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Help with transition from wood to tile flooring under new interior door

Hello all! First-time poster here.  We need help with the transition from the engineered wood in our living room to the tile in our nursery.  We had a french door added to the wall between the two rooms.  This is the last part of the puzzle we need to figure out. 

The problem is the almost 4-inch gap between the wood and the tile under the area where the wall used to be.  Generally I would just buy a T molding to bridge the gap but in this case, the space is too large.   We couldn't just tile into the space because we don't want to see the tile with the door closed.  There's a height difference also.  The wood is 3/4'' in height and the tile is 1/2''.    

I've talked to home depot and the local flooring shop without success.   I would appreciate any suggestions.  Thank you!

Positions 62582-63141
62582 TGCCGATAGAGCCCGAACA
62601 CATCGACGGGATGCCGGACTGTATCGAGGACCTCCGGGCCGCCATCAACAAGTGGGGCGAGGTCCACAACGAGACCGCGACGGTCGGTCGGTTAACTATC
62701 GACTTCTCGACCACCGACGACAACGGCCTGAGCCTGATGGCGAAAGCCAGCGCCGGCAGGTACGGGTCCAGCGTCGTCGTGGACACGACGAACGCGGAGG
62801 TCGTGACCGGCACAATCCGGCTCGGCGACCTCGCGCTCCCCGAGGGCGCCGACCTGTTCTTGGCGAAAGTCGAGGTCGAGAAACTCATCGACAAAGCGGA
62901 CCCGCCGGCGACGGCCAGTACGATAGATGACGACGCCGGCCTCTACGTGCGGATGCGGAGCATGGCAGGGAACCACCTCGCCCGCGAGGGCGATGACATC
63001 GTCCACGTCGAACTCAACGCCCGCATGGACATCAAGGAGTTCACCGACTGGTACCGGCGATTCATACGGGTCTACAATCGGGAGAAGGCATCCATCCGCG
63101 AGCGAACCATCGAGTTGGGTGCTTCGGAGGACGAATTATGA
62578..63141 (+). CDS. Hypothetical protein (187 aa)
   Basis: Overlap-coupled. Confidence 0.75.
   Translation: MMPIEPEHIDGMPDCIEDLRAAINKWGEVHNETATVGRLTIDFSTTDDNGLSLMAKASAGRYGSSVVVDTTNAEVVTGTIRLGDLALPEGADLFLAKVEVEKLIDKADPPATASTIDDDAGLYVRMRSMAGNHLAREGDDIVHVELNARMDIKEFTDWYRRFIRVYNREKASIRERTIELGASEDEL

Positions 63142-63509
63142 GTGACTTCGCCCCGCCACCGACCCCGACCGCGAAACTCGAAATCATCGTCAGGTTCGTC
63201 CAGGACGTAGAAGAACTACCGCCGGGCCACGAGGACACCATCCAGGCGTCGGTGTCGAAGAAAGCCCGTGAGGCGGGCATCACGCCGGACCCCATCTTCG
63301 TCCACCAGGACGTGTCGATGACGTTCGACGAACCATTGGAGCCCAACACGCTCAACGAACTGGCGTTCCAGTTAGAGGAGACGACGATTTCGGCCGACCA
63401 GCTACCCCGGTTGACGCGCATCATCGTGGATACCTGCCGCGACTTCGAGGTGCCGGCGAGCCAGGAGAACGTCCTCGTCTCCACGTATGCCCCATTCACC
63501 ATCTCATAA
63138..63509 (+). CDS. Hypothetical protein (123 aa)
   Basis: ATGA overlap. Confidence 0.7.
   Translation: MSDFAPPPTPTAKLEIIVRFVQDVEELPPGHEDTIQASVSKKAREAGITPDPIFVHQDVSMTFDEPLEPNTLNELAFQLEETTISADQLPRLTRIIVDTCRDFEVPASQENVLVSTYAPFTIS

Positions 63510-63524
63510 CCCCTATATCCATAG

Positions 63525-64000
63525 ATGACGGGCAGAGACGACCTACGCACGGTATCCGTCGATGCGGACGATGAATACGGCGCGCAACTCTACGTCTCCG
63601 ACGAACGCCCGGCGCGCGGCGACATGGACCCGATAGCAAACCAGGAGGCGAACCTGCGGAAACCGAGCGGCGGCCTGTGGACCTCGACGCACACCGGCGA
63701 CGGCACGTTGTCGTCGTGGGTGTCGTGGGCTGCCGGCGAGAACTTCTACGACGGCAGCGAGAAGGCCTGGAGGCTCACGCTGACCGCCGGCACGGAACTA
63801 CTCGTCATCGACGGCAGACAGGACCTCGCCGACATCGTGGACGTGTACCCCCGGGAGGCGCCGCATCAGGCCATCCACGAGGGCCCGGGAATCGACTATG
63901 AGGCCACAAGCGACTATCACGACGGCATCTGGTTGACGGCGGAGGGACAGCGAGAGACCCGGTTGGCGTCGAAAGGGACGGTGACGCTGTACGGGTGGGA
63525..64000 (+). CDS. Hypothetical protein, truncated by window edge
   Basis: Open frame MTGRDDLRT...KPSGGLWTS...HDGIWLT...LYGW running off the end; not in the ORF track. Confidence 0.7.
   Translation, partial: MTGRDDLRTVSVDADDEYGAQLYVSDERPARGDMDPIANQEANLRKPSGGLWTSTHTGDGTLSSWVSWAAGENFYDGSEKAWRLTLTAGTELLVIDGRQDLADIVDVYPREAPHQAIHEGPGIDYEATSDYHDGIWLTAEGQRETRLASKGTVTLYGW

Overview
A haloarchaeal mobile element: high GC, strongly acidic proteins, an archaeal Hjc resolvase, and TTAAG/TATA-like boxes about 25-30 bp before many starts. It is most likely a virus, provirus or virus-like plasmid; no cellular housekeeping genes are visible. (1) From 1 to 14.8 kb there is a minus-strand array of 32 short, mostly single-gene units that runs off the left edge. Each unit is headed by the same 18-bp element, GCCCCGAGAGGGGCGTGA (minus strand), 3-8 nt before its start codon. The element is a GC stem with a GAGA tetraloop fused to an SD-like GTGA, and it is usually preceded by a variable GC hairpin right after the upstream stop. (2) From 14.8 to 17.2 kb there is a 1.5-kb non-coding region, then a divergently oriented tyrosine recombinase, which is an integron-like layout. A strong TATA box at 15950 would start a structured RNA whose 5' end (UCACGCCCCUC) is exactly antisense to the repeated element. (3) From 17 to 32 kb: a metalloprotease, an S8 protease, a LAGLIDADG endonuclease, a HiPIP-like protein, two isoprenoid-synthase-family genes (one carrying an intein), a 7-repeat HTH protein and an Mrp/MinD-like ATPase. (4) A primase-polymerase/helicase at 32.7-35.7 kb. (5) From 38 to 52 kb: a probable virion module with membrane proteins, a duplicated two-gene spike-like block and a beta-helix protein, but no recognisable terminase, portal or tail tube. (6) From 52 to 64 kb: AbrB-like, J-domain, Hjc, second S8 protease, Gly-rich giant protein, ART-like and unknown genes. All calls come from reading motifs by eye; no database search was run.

Re: Help with transition from wood to tile flooring under new...


First thing, it would help if you could show a wide picture of the doorway, not the end of a tape measure. I recommend extending both to the middle of the door jam. To oversome the height difference, cut a piece of wood at the correct angle and height to allow the fake wood flooring to sit. Glue it to the concrete floor. I would use a table saw to make this cut. Any contrator can fix this issue with no problem. Whom ever hung the door should have solved this issue before the door was hung and the jam installed. Now you have more work ahead to allow the door to swing and hang correctly. You may have to remove the jam to cut it down. You may be able to use a wood chisel to accomplish what is needed. I would have determined this difference in height before the fake wood floor went down, and compensated for that difference by laying down the appropriate height plywood first. Then the two different types of floor would meet at the same height. Since the fake wood floor is snap crap, I would lift it and lay down some 1/2" plywood for the concrete floor.

Stop going to the big box stores for advice and material. They know next to nothing about everything, and the quality of material is very poor. What do you plan to do to repair the crack in the floor? That is something higher on the priority list. You will forever have issues with this threshold and the tile floor until that is properly repaired.


Handy Andy In Mt Airy NC

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